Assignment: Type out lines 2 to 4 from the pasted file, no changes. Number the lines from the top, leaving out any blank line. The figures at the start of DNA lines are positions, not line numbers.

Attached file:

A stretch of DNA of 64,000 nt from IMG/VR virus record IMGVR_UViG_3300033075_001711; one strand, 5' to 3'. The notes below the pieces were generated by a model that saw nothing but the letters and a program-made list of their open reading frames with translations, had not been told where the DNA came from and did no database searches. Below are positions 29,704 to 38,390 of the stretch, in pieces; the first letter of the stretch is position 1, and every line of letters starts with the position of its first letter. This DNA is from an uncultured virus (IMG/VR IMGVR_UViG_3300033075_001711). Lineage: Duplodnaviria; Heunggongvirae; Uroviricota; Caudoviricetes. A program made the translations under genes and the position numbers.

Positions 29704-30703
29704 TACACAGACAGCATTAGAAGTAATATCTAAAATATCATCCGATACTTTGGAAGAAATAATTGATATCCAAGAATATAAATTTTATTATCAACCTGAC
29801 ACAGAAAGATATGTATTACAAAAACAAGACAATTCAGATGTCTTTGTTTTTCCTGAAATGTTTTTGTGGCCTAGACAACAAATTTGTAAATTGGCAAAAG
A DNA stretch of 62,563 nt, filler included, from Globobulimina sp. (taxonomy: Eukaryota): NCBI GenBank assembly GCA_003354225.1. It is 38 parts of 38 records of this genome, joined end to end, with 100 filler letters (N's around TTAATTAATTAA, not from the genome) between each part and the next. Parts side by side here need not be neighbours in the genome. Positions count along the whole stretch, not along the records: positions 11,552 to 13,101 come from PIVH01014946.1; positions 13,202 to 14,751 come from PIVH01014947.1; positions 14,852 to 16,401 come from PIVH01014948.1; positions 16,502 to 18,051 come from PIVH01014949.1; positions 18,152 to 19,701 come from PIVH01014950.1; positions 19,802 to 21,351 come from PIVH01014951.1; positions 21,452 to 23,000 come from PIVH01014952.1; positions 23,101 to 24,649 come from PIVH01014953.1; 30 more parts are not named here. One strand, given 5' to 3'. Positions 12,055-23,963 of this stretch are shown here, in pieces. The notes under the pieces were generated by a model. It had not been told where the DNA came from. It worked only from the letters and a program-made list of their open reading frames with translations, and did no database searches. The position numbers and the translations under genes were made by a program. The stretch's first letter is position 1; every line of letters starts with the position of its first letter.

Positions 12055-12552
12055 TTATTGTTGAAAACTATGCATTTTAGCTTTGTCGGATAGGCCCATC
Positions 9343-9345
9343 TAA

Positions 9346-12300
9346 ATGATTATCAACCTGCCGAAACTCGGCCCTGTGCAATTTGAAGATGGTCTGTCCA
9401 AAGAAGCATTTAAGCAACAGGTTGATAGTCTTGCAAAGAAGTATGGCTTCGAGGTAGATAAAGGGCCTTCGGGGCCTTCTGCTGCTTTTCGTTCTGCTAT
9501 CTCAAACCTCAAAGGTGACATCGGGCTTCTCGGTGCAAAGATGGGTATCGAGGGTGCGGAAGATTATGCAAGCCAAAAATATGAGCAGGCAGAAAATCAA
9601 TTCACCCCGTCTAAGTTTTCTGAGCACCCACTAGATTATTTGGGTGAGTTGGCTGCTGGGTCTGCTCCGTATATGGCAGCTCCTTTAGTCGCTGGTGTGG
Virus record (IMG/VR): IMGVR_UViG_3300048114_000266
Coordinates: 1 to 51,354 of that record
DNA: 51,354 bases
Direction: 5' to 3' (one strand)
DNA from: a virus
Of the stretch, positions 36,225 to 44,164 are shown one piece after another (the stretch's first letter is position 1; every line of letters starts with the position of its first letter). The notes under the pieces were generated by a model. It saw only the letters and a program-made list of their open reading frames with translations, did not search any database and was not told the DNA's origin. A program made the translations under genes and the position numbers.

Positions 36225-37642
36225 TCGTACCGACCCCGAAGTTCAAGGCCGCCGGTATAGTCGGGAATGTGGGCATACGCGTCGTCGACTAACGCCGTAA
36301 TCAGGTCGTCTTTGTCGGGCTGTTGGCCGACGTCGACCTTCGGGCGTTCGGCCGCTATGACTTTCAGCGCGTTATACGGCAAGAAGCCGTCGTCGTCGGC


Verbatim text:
Positions 29704-30703
29704 TACACAGACAGCATTAGAAGTAATATCTAAAATATCATCCGATACTTTGGAAGAAATAATTGATATCCAAGAATATAAATTTTATTATCAACCTGAC
29801 ACAGAAAGATATGTATTACAAAAACAAGACAATTCAGATGTCTTTGTTTTTCCTGAAATGTTTTTGTGGCCTAGACAACAAATTTGTAAATTGGCAAAAG